The U.S. added a 3.33 percent duty on goods from the EU, which was determined to be against WTO rules. When Russia has been fully installed in the WTO, it may use this precedent to oppose anti-dumping legislation that the US has applied to the country, particularly miners, RT reports.
Sales to the U.S. represent around 15 to 20 percent of exports from the largest Russian companies.
“This will allow Russia to challenge anti-dumping duties on its exports to the United States after it enters WTO,” Sergey Filchenkov, an analyst from IFC Metropol, said, according to RT.
Russian exports to Europe are also currently saddled with duties and quotas. The EU said it will revoke the quotas after Russia enters the WTO, though the quotas only concern a limited number of mining products.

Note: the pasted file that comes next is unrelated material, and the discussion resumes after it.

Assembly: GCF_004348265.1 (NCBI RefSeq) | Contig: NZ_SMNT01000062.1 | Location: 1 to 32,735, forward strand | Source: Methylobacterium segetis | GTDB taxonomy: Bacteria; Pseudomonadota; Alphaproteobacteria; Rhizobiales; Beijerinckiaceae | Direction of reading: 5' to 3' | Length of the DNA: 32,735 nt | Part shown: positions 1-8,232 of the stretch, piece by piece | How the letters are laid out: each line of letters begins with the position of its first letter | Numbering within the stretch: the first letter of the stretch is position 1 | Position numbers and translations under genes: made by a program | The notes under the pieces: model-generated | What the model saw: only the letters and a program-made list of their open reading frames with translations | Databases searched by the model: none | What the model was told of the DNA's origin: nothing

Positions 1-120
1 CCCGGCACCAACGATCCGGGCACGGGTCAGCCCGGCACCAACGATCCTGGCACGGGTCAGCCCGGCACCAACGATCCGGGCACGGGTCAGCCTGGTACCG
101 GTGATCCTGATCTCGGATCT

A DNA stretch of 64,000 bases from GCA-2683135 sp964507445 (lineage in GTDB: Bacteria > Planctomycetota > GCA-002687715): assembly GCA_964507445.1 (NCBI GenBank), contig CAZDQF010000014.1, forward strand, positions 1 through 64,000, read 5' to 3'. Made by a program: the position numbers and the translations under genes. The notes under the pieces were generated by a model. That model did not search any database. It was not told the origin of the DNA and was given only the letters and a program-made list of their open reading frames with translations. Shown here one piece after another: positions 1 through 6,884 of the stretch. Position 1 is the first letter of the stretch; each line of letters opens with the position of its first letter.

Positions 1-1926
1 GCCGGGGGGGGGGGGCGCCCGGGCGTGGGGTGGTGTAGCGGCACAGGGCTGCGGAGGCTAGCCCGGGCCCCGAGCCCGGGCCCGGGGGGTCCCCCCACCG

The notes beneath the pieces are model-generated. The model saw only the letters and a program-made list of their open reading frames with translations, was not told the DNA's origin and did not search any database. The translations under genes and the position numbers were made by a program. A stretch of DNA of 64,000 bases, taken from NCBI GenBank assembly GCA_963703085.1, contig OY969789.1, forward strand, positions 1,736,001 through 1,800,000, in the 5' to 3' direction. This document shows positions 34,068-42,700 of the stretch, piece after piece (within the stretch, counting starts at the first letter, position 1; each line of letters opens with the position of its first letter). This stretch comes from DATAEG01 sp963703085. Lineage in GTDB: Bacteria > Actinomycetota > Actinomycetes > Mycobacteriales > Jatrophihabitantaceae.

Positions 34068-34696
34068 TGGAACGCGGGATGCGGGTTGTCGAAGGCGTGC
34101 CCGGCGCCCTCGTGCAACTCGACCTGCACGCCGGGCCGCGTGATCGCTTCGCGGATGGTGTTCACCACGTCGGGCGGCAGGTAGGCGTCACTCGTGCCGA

Maxim Medvedkov, the chief WTO negotiator for Russia, said that the export prices of Russian miners often do not exceed the prevailing market price in Russia. He said that Russia will protect its rights through the courts of the practice of anti-dumping continues after the country is admitted to the WTO.
“This event significantly decreases the risks of governmental protection and creation of non-market conditions for Russian miners,” Filchenkov said, according to RT.
Approximately 20 percent of total production from Novolipetsk Steel and Norilsk Nickel are sold on European markets.